The team had a bumper couple of years after Lloyd defected from Ashurst in 2013, shortly joined by ex-colleague Karan Dinamani. Their arrival augmented a practice that previously relied on Gordon Milne as its sole dedicated UK partner. The recruitment of Lloyd, which former senior partner David Morley took a personal hand in, was symbolic for a shop that until then seemed to view private equity (PE) as a conflict-strewn liability for its debt finance team rather than an opportunity for the M&A department. Continue reading “Deal view: A&O does private equity – faint praise confounded but a plateau lurks”

A life in politics – the tricky art for law firm leaders of governing the ungovernable

A life in politics – the tricky art for law firm leaders of governing the ungovernable

Laura Empson reflects on the confidence trick required of successful law firm leaders

Leaders, by definition, must have followers. This statement is axiomatic. But among lawyers it is not nearly as simple as that. In firms filled with highly-educated, independent thinkers, who do not like being told what to do, finding people who think of themselves as followers is not easy. And finding people who are happy to put themselves forward as leaders can be even harder. Continue reading “A life in politics – the tricky art for law firm leaders of governing the ungovernable”

Any conversation is potentially significant – the emerging skills that will equip the best lawyers of the future

Any conversation is potentially significant – the emerging skills that will equip the best lawyers of the future

David Morley reflects on the impact of communication in professional services and opportunities for lawyers to improve

My guess is that a law firm partner or general counsel might have the opportunity for around 100 high-value conversations every year in their professional life. That is 100 out of the roughly 10,000 conversations the average adult will have each year. What do I mean by high value? A career-enhancing conversation that transforms a situation or a relationship for the better. It might be with a client, a fellow partner, an associate or someone else. Continue reading “Any conversation is potentially significant – the emerging skills that will equip the best lawyers of the future”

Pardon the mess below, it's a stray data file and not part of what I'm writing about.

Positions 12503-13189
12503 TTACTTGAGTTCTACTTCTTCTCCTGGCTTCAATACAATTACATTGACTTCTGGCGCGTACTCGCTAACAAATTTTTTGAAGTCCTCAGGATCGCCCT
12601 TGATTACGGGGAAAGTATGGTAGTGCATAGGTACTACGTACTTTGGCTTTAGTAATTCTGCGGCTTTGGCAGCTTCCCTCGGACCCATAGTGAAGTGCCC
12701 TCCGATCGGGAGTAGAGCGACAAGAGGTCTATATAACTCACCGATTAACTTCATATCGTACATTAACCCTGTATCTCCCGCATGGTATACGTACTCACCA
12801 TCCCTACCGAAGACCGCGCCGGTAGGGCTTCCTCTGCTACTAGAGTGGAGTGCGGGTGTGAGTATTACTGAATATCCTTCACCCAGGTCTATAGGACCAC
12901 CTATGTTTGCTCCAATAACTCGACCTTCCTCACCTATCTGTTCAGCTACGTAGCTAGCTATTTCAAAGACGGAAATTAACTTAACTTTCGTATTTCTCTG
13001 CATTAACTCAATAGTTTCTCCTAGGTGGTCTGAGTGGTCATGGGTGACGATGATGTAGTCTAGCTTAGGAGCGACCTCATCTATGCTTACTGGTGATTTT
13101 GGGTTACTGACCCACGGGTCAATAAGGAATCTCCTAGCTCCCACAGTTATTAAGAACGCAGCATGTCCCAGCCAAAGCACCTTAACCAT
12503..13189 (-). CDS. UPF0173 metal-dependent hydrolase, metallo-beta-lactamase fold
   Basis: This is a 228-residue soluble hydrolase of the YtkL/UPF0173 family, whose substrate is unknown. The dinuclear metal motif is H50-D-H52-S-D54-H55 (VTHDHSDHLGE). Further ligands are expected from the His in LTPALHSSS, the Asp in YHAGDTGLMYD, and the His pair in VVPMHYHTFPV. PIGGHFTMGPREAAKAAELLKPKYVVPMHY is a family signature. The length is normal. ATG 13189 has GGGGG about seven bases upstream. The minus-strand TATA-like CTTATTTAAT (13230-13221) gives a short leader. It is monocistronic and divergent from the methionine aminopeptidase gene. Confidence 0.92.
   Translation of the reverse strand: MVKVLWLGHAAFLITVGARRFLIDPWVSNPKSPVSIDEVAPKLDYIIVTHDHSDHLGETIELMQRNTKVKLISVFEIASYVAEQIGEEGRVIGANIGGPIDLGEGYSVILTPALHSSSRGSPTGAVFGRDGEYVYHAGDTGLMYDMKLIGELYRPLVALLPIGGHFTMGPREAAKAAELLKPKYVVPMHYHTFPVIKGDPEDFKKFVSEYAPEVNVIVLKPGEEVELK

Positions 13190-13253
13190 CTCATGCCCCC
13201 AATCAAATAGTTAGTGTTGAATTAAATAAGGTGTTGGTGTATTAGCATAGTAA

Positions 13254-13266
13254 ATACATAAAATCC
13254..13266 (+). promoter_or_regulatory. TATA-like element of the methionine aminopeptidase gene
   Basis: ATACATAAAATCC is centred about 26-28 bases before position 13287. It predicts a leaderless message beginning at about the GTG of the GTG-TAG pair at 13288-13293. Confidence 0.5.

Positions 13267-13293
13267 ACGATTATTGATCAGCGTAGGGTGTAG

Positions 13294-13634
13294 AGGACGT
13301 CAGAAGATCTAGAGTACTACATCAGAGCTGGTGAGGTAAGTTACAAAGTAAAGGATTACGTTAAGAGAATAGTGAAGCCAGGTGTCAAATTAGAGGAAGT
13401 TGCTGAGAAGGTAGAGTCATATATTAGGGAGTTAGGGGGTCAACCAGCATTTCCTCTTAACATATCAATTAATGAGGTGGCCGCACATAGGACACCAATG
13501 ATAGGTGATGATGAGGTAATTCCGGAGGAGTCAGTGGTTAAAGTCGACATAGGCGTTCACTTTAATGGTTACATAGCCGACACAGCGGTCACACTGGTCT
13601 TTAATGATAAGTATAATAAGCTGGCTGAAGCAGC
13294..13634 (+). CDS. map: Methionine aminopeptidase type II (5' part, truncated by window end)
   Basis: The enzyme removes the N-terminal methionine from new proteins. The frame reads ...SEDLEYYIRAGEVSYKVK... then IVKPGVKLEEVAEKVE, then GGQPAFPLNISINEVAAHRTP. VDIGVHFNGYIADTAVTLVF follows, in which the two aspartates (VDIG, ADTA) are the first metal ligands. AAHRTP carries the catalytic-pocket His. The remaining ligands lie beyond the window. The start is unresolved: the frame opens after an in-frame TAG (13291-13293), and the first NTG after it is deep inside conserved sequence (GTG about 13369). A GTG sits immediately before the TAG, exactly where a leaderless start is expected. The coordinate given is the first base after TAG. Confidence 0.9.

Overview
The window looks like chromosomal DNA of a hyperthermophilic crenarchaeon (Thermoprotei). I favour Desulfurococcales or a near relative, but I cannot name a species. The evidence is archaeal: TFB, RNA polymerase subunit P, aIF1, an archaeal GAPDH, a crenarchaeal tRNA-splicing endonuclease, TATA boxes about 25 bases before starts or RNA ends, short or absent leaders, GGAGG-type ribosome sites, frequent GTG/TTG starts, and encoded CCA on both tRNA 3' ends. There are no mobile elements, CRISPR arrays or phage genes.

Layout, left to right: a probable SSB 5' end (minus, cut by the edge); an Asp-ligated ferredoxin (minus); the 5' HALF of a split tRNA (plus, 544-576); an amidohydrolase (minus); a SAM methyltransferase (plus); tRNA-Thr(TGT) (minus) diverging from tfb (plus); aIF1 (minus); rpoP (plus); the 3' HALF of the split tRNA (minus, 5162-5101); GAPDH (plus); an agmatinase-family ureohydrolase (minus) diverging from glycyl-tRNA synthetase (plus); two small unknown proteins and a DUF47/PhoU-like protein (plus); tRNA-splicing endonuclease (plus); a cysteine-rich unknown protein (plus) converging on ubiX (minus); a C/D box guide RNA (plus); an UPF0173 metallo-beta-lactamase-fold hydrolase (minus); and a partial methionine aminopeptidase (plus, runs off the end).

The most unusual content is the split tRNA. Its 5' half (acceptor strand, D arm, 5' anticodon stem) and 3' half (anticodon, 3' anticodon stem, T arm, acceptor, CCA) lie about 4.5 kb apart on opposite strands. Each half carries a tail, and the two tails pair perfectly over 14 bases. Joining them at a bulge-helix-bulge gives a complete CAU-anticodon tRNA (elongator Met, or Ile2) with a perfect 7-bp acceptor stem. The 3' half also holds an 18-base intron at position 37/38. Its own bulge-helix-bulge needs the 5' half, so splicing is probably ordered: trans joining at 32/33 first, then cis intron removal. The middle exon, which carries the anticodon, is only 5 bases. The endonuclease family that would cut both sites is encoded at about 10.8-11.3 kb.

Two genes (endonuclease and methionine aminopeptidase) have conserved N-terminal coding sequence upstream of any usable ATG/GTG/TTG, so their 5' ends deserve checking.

The last word: 2017 – year in review

The last word: 2017 – year in review

More mergers, more Brexit and more uncertainty – law firm leaders reflect on the past 12 months and look ahead

Feeling hot

‘It has been a great year to be a private equity financing lawyer! The debt markets for leveraged finance have been hot, and our banking and high-yield team has advised sponsor clients on some of the largest and most complex financings in 2017. We expect this trend to continue with lots of liquidity being provided to fund buyouts from both private debt funds and the debt capital markets. It has been a strong market for the top US firms in London.’
Neel Sachdev, partner, Kirkland & Ellis Continue reading “The last word: 2017 – year in review”

The Legal Services Act ten years on – still waiting for the Big Bang

The Legal Services Act ten years on – still waiting for the Big Bang

As this issue hits desks, it will be ten years since the Legal Services Act gained Royal Assent, ushering in the most liberal services market in the world by some margin. Given that span of time, and the five years since the most radical elements of the act came into force with the regime for alternative business structures (ABS), it is natural to ask if it has lived up to billing.

There clearly was an impact of sorts, supporting an environment where new business models and fresh thinking were encouraged. That renewed the legal ambitions of the accountants, encouraged the pioneering UK launch of Slater and Gordon, and made Co-op as close as we have got to Tesco law. After a slow initial start there are now over 700 licensed ABSs in England and Wales, representing a significant chunk of the market. Also significant is the messy regulatory fallout and ongoing turf war that it triggered, which has continued with varying degrees of intensity ever since. Continue reading “The Legal Services Act ten years on – still waiting for the Big Bang”